A Twitter campaign based around the hashtag #AfterSchoolLetsGoToTheMinistry and led by high school protest groups shows that youngsters feel that adults in their lives are dismissive of their aspirations, and that the ruling elites treat them as immature naive subjects that cannot think for themselves. They seek a more progressive notion of Thainess that can accommodate diversity, democracy and equality. The growing participation of young Thais, who grew up under Prayut’s rule, reflects the Prime Minister’s failure to effectively communicate with the younger generation, to inspire hope and progress for the future.

One defining feature of the Free Youth movement is its organisational structure and the pivotal role being played by Twitter. Organisationally, the youth protests are less structured, more decentralised and less connected to political parties compared to their predecessors. Networked primarily on social media, protesters are recruited and mobilised first online, often through hashtag discoveries, which then spawn subsequent offline interactions.

Our network analysis of posts made under the hashtag #FreeYouth, one of the most popular in recent weeks, shows that the key influencers of this viral hashtag are ordinary people — not famous politicians, journalists or celebrities. That the grassroots are driving the online protest discourses is a good indicator that the movement remains largely horizontally networked and not driven by influential figures.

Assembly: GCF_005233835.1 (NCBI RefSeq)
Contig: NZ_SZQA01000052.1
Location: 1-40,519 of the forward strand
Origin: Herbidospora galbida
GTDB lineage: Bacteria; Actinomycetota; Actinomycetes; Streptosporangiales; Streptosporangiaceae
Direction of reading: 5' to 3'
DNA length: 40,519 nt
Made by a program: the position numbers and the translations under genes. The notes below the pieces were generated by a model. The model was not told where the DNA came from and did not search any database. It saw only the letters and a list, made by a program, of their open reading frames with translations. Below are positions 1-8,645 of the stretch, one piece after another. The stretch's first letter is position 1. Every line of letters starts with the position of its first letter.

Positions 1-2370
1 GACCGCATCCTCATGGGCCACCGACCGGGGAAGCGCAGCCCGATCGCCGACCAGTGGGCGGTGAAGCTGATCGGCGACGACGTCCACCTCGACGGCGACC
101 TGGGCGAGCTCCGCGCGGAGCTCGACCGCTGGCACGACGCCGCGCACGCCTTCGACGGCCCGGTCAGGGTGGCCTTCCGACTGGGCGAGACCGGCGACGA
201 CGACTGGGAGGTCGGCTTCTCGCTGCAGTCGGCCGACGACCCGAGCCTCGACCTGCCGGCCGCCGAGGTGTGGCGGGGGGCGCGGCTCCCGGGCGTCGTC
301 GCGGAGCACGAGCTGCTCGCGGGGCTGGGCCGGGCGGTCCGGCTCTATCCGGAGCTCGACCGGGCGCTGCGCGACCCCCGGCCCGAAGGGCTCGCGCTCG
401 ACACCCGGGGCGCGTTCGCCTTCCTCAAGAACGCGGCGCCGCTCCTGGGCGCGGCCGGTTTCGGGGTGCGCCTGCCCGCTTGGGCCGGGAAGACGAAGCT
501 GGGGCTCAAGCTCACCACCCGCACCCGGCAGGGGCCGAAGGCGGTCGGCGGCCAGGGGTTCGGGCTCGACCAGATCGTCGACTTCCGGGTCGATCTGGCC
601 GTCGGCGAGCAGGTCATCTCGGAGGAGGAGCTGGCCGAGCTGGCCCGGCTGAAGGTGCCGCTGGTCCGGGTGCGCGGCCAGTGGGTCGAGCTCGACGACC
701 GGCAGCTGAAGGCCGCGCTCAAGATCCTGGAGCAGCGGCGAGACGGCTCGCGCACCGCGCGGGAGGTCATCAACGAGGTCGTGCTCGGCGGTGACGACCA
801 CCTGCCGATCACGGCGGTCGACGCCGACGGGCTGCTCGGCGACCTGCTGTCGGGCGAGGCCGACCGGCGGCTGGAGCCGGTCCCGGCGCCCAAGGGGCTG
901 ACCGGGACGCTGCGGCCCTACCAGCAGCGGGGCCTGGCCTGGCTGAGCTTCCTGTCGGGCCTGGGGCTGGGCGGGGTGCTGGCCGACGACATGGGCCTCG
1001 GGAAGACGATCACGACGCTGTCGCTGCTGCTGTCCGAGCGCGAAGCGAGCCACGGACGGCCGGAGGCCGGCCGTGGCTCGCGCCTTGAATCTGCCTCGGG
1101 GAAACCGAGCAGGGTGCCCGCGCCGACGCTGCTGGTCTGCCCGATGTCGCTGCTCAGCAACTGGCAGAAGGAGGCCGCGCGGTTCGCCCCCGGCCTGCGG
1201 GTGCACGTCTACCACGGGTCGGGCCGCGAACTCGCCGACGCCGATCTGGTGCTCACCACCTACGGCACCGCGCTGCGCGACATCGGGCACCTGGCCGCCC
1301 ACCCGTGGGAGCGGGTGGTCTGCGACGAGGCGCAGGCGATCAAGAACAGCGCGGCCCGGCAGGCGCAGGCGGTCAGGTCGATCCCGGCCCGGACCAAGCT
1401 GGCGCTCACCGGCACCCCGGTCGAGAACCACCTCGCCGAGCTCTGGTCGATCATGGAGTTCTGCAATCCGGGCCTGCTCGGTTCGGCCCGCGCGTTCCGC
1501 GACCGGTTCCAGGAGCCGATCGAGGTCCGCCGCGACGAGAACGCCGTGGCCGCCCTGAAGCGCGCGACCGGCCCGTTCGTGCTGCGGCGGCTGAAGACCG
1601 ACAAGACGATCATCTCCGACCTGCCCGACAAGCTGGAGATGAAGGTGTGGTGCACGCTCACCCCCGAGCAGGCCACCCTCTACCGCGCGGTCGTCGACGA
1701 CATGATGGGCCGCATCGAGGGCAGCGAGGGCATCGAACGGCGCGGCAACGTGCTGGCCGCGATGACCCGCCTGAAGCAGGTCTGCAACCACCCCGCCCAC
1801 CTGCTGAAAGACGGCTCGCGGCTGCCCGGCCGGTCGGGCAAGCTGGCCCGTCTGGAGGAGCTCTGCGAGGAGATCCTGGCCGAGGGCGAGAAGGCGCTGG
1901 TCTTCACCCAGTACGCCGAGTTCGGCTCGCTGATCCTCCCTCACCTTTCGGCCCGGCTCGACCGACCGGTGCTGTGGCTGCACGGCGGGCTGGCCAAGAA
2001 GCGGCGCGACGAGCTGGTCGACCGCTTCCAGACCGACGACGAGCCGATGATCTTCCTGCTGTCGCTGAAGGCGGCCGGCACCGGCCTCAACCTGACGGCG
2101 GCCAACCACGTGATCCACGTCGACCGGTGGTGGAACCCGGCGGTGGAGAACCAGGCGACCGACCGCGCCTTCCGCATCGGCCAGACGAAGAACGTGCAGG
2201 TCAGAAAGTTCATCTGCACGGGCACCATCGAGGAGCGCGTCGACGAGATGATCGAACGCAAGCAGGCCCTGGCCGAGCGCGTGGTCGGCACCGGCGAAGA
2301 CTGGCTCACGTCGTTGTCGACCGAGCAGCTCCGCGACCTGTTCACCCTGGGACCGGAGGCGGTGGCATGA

The rise of Twitter as a main protest mobilisation platform was driven by a significant uptake of the social media platform by Thais between the ages of 18 to 24 in the past few years. Organisers of recent high school protest activities saw Twitter as playing a critical role in expanding their knowledge in politics and allowing them to step out of the shadows of their conservative ‘yellow shirt’ parents.

The main challenge going forward for the Free Youth movement is to expand its narrow base. Currently, the movement is confined to largely youth groups, mostly drawn from the urban middle class. There has been some positive sign that the movement is evolving to include non-youth pro-democracy groups like the Free People group, led by former red shirt activists.

The government has sought to put pressure on the senior management of schools and universities to come down on student activism and to delegitimise the students’ demands by asserting that the students ‘don’t know their place’. Such comments from Thailand’s leaders are unhelpful, and are likely to fuel continued protests from both students and beyond.

Aim Sinpeng is a lecturer in the Department of Government and International Relations at the University of Sydney.

Janjira Sombatpoonsiri is a researcher at Chulalongkorn University and an associate fellow at the German Institute for Global Studies.